Biomaterial: Hagfish Slime


Hagfish slime is formed when seawater interacts with two different ingredients secreted by slime glands: mucin vesicles, which rapidly swell and burst in seawater, forming a gloopy net of mucus strands, and threads that are rich in a type of fiber called an intermediate filament (IF). They’re arranged in yarn-like bundles called skeins which consist of around 15 to 20 conical layers of loops. As GTCs mature, the threads gradually increase in size, but they are organized in such a way that they can rapidly uncoil without tangling. When the skeins come into contact with seawater, the protein glue holding them together dissolves, causing them to unravel and release the elastic energy stored. This transforms a mere teaspoon of slime into a beaker-full of the stuff in just a few seconds.

hagfish slime

One startup company for example, Bethnic Labs, turned to the Hagfish with the ultimate goal of developing a biodegradable polymer made out of components of the slime itself. They think the slime could be used in everything from protective clothing to food packaging, bungee cords to bandages. That’s because hagfish slime threads have some impressive properties; they might be 100 times thinner than human hair, but they’re 10 times stronger than nylon.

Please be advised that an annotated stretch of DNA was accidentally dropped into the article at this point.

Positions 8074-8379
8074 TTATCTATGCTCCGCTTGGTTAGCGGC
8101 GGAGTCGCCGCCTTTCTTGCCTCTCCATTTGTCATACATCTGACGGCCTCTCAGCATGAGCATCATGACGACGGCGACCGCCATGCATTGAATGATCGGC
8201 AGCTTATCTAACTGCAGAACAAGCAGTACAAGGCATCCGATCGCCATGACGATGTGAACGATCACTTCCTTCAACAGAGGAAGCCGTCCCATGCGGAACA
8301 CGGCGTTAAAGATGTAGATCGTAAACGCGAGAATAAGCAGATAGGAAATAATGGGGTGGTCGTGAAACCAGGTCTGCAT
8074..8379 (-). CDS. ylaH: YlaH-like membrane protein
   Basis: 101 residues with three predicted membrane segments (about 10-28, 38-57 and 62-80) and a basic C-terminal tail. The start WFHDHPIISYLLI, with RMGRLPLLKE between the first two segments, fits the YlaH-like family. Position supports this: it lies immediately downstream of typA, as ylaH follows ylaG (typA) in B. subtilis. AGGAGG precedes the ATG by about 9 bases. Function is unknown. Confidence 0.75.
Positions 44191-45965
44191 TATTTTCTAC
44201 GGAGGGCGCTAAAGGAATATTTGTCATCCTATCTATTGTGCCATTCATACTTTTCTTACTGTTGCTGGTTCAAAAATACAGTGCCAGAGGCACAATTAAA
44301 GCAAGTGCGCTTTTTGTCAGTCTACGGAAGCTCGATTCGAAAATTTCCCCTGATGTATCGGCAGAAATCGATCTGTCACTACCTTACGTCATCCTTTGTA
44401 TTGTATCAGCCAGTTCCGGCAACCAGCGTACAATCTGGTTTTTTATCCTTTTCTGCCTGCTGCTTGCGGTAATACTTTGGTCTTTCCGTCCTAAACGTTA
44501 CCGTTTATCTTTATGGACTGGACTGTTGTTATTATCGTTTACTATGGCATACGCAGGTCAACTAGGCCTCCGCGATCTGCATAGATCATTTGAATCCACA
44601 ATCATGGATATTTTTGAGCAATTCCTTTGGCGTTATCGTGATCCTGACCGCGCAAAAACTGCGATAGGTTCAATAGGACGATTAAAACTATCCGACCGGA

Published by: Mona Abada


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One Response to “Biomaterial: Hagfish Slime”
  1. momahony2014 says:

    This research is happening pretty much down the road from us in Guelph. Do you know the name of the people doing the research? We could see if they might like to come in and do a talk.

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